On Sept. 17 the Octagon sat down with representatives from the red (juniors Aidan Cunningham and Adam Dean) and the black (seniors Jake Sands, Serajh Esmail and Jag Lally) teams to discuss the annual capture-the-flag game played at Ancil Hoffman Park. Some students say this year’s game was marred by especially rough play and excessive cheating. In addition, the black team (seniors and freshmen), which traditionally wins the game, was defeated for the first time in many years.
(Part 1 of this roundtable was published in the print edition on Sept. 22, 2015. Part 2 is found below.)
Q: Do you think this year the game was more competitive?
Jake Sands: At the end, it just got real neck and neck with the scores.
Jag Lally: Last year, my team got destroyed. Completely wrecked. But this year, it was really close, especially towards the end of the game. I feel like it was really competitive because of that.
Q: Were there any particular instances where the game got excessively rough?
Lally: Definitely the (senior) Julia (Owaidat) situation.
Sands: Somebody on the red team got our 100-point flag, and they were running; Julia launched herself towards the person and “caught caught caught” them. The flag was down, so another person from the red team grabbed the flag, but Julia held onto the flag. So somebody decided to just drag Julia with the flag across the ground for a solid 10 feet. Julia got pretty scraped up. Everyone was surrounding them – at that point, the teachers should have stopped everything for a couple seconds.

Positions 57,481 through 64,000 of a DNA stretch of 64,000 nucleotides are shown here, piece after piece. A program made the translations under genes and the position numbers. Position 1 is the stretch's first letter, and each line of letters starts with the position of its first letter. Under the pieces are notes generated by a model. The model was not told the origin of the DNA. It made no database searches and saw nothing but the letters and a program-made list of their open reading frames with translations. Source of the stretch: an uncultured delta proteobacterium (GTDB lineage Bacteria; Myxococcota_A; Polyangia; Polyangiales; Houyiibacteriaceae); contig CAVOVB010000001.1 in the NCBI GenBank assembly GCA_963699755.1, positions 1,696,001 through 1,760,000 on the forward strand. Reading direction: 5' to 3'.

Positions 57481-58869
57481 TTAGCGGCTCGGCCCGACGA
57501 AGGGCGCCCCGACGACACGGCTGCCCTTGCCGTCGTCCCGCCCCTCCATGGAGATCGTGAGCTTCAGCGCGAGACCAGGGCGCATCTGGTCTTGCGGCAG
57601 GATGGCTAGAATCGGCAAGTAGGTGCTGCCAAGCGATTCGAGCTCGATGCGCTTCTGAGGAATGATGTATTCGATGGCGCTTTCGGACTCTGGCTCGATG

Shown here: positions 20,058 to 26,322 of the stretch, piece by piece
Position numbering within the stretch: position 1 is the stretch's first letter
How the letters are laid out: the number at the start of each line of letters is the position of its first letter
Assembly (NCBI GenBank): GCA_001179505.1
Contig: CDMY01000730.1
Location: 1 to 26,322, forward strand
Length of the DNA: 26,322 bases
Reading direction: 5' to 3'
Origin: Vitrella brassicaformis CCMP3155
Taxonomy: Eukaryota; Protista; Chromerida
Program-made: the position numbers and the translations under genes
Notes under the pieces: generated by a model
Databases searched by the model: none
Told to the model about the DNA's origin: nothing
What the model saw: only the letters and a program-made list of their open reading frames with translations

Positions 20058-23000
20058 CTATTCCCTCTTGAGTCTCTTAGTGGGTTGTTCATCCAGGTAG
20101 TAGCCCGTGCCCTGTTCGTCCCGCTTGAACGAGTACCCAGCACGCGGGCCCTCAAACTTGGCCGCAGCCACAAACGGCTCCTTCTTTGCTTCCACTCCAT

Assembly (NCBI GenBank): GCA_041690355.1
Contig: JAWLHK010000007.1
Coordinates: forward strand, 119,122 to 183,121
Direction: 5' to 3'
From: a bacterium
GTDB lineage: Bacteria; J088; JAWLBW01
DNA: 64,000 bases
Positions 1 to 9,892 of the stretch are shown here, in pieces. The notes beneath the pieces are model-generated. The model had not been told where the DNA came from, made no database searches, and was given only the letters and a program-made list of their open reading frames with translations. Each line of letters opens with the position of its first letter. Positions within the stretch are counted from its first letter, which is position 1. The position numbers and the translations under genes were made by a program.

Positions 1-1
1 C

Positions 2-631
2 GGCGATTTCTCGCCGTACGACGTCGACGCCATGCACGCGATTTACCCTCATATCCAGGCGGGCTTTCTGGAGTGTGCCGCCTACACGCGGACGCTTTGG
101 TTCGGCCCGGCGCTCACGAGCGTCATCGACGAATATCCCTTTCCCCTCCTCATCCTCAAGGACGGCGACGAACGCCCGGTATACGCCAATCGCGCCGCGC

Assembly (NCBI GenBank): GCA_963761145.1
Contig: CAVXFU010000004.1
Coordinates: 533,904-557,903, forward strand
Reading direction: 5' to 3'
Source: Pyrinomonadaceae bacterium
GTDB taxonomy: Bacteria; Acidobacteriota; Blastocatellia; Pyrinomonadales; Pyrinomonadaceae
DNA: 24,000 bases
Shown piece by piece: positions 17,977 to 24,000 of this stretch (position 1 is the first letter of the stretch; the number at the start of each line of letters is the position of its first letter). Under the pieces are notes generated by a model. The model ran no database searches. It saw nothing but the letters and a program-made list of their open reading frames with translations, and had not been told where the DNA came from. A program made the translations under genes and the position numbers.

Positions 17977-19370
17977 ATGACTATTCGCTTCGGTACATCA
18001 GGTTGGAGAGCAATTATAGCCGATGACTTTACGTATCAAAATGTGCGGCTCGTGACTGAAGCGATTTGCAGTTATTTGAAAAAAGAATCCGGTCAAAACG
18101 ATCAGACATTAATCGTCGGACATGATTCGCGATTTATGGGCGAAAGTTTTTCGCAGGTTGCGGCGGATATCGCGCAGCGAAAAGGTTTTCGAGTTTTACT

Aidan Cunningham: From my point of view, Julia should not have been holding onto the flag.
Sands: Oh, definitely.
Cunningham: Yeah, because you’re not supposed to grab your own flag once the game begins in the first place.
Adam Dean: There was another instance when I was in jail, and (junior) Daniel (Hernried) was coming to rescue us. (Senior) Johann (Dias) tried to cut Daniel off by diving and tackling him by the neck. While they were on the ground, Johann had him in a chokehold. (Dias was ejected from the game.)
Sands: Part of the problem was that when people had ripped shirts or no shirts at all, the only effective way to grab them was to throw them on the ground, which turned out to be quite a problem towards the end.
Q: What were some examples of cheating this year?
Cunningham: Every time we were walking back from jail, somebody from the black team would come and break the chain (freed prisoners must hold hands until they reach their territory), and we’d all have to run. And it wasn’t just once or twice. I don’t know if that’s cheating, but—
Sands: That’s definitely cheating. Also, sometimes people would just randomly break out of jail.
Dean: I feel like (referee teacher Patricia Jacobsen) should have told all of the teachers all of the rules beforehand. Some teachers were going by the rulebook but others weren’t, so everybody was playing by different rules.
Cunningham: Oh, can we just mention the poop-covered flag? That was, uh, that was a little bit—
Serajh Esmail: Hey, that was totally legal, dude.
Cunningham: Apparently it was legal, but I’m just going to say that it was kind of gross.